By Konstantin Eriksen
Man is a spiritual creature, always searching for meaning. But for many people in the so-called “western world,” there is a feeling of disenchantment with the world as it is: Wake up, do your job, get a mortgage, buy a house, pay your taxes and eagerly await the weekend. Perhaps you’re one of these people.
Traditional religions don’t fill the gap. People become exasperated. They start drinking alcohol or using drugs. They see no meaning in their routine days of drudgery.
Watching some documentaries about shamanism over the last few months has gotten me thinking. A lot of these so-called “primitive” peoples appear happier than we “westerners” are. They have a sense of community, a sense of belonging and a sense of responsibility to those around them.
Spiritually, they don’t seek to find a “god” outside of themselves. They don’t have rigid religious doctrines that attack all non-believers.
In traditional cultures all over the world, and in places as diverse as Siberia and the Amazon jungle, shamanic mysticism is integrated into the culture. Spirituality is integrated within each individual, and every day is considered a spiritual day. Spirit is everywhere. It is not something they do once every week on a Saturday or Sunday when the kids are out of school.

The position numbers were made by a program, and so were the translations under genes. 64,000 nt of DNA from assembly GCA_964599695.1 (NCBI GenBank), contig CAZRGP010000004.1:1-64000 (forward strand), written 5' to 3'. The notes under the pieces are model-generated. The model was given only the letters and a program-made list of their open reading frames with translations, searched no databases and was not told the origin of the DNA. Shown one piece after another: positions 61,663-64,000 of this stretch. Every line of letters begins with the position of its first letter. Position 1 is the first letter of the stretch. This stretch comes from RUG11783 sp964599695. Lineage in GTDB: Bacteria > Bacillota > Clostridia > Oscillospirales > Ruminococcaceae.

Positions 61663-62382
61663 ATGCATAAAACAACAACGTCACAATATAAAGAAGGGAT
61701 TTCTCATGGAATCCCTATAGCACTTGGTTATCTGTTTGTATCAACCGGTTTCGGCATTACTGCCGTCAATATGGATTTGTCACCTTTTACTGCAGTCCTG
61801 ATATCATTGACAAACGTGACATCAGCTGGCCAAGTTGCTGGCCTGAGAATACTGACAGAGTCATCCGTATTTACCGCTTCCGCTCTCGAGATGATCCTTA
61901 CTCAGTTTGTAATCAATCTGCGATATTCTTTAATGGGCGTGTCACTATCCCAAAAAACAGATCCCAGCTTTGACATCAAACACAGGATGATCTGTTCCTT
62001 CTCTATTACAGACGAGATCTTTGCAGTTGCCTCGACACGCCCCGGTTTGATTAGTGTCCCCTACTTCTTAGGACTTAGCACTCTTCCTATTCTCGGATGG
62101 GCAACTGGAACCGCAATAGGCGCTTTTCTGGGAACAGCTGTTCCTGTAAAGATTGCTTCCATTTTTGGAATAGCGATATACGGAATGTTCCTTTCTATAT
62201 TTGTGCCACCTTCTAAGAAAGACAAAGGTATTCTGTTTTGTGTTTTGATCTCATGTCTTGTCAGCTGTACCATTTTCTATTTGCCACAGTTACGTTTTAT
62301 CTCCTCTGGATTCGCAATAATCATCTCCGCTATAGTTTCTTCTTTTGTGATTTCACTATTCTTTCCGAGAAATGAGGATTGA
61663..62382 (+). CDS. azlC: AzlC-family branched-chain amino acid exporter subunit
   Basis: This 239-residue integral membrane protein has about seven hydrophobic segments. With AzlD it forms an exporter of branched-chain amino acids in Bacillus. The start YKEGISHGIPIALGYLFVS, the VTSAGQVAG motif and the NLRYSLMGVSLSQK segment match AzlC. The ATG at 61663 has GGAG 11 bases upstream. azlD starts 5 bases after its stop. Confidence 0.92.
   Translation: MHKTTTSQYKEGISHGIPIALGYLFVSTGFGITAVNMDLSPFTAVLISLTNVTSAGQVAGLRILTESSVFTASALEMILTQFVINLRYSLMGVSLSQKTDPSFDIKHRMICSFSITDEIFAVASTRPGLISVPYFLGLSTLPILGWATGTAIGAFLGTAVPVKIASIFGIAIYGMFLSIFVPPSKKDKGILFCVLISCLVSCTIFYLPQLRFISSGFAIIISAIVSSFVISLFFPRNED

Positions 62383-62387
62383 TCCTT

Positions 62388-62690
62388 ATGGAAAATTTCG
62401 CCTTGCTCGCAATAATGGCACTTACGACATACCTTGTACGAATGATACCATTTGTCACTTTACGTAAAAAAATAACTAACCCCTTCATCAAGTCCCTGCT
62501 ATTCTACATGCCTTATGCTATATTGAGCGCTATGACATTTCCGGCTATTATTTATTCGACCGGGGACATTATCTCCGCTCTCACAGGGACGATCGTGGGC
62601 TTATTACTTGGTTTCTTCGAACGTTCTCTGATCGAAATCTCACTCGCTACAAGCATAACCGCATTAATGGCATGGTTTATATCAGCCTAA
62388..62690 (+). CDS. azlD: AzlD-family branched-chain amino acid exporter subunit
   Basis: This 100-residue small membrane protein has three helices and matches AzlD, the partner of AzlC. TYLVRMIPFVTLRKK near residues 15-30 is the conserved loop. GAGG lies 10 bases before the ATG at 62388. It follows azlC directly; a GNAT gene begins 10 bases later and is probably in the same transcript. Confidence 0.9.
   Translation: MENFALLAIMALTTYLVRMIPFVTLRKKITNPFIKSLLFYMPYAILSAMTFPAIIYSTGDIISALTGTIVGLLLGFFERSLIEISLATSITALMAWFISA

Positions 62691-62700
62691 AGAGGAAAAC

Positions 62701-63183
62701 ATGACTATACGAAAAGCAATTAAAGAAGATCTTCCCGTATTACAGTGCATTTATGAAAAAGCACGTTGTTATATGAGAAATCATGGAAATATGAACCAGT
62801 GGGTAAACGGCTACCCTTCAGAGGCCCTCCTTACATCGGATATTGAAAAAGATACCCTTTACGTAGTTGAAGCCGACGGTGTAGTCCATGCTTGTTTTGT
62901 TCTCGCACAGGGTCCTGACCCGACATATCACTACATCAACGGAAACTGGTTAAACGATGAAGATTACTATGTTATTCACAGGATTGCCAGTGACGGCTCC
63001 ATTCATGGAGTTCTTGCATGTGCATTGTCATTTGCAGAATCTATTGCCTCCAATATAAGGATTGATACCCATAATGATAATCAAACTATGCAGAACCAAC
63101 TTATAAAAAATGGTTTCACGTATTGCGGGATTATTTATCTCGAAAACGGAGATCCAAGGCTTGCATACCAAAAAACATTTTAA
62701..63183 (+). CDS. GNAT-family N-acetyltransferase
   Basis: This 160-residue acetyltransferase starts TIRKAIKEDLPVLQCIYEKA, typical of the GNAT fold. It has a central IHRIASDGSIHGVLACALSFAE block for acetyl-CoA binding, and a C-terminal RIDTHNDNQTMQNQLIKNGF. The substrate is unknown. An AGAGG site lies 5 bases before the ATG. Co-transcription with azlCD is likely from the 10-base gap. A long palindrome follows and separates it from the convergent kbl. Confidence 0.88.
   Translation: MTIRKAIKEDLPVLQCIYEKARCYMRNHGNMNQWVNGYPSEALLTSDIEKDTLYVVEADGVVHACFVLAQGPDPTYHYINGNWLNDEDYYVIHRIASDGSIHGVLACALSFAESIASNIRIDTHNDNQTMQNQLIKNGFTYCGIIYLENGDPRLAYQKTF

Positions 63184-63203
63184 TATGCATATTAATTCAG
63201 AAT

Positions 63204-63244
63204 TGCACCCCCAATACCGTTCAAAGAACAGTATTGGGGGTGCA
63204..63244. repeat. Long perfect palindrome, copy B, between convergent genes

Their spirituality is experiential and visceral. They live it.
Nowhere is this more apparent than in their use of psychotropic (mind-altering) plants to affect changes in themselves. These “primitives” actually have very sophisticated ways of inducing psychological changes. Using various mushrooms, green leafy plants and plant mixtures that affect the brain, and rituals that include dance and music to affect a trance on the participants, their spiritual practices are designed to help people discover and face their dark sides, their fears and their anxieties.
Researchers who have a lot of experience studying shamanism and participating in the rituals, such asTerence McKenna, have found that this attempt to communicate directly with the spirit and emotions can transform people’s lives. Through these rituals, nature, spirit and life become unified. People become more free to express themselves. Substances are essential parts of a ritual and are not used as recreational drugs or as substitutes for television, as they are in many industrialized countries. Drug addiction is unknown in these ancient and traditional societies.
Read the rest of the article here: Waking Times